Headline, July 17 2020/ ''' '' SPAIN TOURIST-DESERT SPAMS '' '''



THE WORLD STUDENTS SOCIETY - is the exclusive ownership of every student of Spain, just as it is the exclusive ownership of every student in the world.

The wretched pandemic leaves Spain a tourist desert and while big beach towns are getting by, cities like Cordoba and Granada wage a struggle.

CORDOBA : The Santos Bar, across from Cordoba's celebrated mosque, would normally be groaning with tourists ticking into its trademark Spanish Tortillas, But with the coronavirus pandemic ''everything's dead,'' the owner says.

THE MEZQUITA - an eighth-century mosque later turned into a cathedral, is the most visited site in the Andalusian town in southern Spain.

But since it reopened at the end of May, only 16,000 people have set foot in the UNESCO World Heritage site considered one of the most accomplished works of Moorish architecture - the number of visitors it would normally receive in a week.

''It will take months to make that up,'' said church spokesman Jose Juan Jimenez Gueto, although money set aside in previous years means staff has been kept busy with restoration projects.

Nearby restaurants, hotels and shops are not so lucky and many are closed. At the Santos Bar, only owner Jesus Maldonado is working. Business is ''a quarter of normal,'' he said. His 10 employees are all on a state-backed furlough scheme.

The plunge in tourism, a sector that accounts for 12% of Spain's economy, will be felt like a body blow. While the country's beaches are its biggest draw, cities in the interior like Cordoba also attract tourists with their cultural sites.

And it is places like Grenada, Toledo and Segovia that are bearing the brunt, according to Spain's national hotel association, with revenue drops greater than 50% for restaurants and bars in their historic centers.

In Andalusia, hotel occupancy is at an average of just 25%, a good 10% lower than in establishments along the coast, said Francisco de la Torre, head of the region's hotel association. He worries that Andaulasian eateries will eventually have to shed up a third of their staff.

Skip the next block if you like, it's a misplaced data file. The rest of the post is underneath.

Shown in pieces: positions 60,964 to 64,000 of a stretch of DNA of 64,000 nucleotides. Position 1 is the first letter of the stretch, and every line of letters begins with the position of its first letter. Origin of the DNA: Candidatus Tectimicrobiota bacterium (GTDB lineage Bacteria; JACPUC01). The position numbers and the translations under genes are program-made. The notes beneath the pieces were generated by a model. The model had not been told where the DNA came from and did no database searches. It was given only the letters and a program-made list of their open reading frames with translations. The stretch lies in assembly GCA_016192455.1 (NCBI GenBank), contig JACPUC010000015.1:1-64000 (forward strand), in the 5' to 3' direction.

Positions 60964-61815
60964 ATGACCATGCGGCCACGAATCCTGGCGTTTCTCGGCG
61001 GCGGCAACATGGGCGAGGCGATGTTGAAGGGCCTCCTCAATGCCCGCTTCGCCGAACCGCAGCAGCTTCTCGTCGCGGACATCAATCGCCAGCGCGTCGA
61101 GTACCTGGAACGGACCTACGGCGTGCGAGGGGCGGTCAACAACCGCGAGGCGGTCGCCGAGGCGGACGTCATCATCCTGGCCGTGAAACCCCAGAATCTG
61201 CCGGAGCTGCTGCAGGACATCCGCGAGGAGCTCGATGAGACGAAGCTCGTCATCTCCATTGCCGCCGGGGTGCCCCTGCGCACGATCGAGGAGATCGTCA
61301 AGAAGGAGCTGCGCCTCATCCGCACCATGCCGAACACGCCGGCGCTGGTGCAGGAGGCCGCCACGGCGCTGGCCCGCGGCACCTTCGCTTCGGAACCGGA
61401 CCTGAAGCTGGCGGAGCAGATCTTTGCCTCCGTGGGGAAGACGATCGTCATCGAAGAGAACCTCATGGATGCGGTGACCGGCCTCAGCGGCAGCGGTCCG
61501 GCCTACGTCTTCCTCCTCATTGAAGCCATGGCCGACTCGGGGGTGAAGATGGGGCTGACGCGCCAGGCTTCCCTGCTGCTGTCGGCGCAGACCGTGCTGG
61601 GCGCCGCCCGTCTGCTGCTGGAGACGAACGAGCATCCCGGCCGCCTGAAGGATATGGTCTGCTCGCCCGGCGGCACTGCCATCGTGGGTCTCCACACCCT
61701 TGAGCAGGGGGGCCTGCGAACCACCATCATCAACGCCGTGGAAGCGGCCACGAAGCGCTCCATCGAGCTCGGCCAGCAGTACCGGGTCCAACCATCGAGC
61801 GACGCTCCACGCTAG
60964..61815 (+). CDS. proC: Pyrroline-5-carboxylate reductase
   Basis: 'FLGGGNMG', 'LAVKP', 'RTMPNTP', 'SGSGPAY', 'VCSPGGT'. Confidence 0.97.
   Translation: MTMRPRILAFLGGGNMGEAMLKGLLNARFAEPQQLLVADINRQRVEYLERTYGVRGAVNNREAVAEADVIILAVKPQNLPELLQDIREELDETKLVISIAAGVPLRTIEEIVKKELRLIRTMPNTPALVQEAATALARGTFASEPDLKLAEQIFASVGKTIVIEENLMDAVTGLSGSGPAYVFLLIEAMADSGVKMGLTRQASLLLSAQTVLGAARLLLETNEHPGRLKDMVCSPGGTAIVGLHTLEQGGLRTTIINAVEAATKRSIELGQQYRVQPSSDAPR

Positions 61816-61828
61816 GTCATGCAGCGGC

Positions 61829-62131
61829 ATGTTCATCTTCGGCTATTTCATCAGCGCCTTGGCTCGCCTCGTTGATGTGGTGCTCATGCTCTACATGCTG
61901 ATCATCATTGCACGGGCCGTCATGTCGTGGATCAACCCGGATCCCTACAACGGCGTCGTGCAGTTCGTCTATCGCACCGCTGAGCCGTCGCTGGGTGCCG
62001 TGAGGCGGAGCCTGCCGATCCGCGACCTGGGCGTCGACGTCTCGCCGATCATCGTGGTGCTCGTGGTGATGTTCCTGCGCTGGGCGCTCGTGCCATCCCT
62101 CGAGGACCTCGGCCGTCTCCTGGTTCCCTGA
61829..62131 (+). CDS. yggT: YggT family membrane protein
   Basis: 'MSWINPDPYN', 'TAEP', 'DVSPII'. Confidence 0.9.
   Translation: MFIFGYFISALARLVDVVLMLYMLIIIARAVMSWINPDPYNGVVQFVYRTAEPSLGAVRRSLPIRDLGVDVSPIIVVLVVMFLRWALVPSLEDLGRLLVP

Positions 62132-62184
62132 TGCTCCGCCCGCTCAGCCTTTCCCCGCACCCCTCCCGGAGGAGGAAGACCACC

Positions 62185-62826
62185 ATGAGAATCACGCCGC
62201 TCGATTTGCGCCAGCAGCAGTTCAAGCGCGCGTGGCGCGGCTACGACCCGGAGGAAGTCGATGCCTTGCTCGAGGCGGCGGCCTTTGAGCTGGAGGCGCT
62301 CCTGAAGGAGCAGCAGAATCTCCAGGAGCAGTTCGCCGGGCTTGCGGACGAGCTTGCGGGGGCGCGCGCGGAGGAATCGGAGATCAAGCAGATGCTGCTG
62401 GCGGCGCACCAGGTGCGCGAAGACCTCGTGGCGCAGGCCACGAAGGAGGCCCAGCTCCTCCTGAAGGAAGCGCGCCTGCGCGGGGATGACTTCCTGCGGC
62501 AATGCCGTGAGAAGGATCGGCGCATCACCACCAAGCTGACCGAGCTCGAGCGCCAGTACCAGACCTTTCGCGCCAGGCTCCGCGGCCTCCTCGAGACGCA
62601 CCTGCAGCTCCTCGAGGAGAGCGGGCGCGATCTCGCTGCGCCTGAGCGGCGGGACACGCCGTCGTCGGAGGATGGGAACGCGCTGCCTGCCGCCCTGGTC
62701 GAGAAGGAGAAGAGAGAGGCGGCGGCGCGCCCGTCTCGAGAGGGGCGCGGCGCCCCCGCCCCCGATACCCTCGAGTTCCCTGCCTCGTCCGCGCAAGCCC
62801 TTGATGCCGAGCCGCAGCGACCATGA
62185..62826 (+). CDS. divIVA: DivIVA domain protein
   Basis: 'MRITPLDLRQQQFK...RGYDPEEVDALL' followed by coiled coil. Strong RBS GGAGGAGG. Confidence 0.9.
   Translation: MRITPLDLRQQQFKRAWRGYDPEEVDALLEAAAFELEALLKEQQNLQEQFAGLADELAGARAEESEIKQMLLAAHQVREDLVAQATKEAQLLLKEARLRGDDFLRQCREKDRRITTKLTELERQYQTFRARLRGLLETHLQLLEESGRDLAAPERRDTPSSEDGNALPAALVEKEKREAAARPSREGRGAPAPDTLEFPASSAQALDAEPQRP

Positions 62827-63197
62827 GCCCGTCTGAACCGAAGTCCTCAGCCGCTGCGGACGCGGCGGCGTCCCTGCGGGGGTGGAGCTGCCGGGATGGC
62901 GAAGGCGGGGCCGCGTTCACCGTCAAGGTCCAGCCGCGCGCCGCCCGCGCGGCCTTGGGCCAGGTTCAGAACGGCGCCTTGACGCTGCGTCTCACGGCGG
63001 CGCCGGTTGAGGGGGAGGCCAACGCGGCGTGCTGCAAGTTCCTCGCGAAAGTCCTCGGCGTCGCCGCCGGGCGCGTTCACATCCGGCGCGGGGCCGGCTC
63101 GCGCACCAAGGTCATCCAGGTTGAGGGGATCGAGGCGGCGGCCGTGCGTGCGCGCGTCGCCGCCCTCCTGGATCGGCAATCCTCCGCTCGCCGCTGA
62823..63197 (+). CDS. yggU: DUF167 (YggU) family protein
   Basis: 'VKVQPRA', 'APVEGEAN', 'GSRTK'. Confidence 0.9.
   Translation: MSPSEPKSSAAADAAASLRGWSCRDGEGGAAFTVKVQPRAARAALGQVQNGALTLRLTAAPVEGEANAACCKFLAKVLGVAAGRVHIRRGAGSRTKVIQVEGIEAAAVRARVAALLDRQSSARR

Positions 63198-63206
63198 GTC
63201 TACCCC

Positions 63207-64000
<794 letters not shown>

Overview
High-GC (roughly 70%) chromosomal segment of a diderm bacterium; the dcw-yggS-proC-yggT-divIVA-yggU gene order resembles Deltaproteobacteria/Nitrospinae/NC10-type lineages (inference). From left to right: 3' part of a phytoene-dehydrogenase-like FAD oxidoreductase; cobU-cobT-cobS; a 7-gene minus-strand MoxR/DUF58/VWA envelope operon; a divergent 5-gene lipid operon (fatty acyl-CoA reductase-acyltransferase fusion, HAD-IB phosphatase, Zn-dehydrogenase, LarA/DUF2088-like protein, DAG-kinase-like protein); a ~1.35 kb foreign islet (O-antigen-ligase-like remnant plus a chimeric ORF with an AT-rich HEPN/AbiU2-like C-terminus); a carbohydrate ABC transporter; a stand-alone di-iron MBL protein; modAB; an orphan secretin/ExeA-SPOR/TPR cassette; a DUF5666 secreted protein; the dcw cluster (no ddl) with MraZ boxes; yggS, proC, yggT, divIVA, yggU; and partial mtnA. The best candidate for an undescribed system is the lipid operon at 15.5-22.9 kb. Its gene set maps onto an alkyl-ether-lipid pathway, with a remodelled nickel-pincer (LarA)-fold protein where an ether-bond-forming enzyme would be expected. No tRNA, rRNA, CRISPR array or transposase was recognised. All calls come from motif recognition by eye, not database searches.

In Spain. the world's number two tourist destination behind France, spending by foreign tourists plunged by 62% in the first months of the year compared with the same period in 2019.

In Ronda, the mountaintop city perched above a gorge known for its stone bridge, Maria Lara Galindo has worked as a guide for Asian tourists for the past decade. ''For those serving Spanish tourists, there is now some activity, but Asian tourists - nothing,'' she said.

While Japanese and South Korean tourists may now visit the European Union again, Galindo doesn't expect them to return before next summer and thinks they will be more likely to travel individually than in groups.

Galindo is one of half-a-million independent workers in Spain's tourism industry, whose federation fears that up to 100,000 people could lose their jobs.

In Seville, foreign tourists are nearly nonexistent and even Spanish tourists few and far between. Reports of new outbreaks are keeping people from going out, added Celia Ferrero, vice president of the Association of Independent Workers.

''Spending is still under shock from the coronavirus and it will stay that way until there is a solution,'' she said.

Jorsi Reines, who works as a nurse in Barcelona, canceled a trip to Portugal to spend his time off in Andalusia. ''We didn't even think about making a trip abroad,'' said Reines' girlfriend Noemi Garcia.

Jose Romero, who owns a stand selling drinks and ice cream alongside the city's central Spain Square, said sales are just a tenth of what they were last year. ''This year is a washout, people aren't confident enough to travel,'' he said.

The dozen souvenir shops near him are still shuttered. ''Uncertainty and fear are slowing everything down,'' said Isabel Diaz, who is reopening her family's fan shop after a four month closure -something they weren't even forced to do during Spain's civil war in 1936-39. [AFP]

With respectful dedication to The Royal Family, Leaders, Grandparents, Parents, Students, Professors and Teachers of Spain, and then the world. See Ya all prepare and register for Great Global Elections on The World Students Society : wssciw.blogspot.com and Twitter- !E-WOW! - The Ecosystem 2011:

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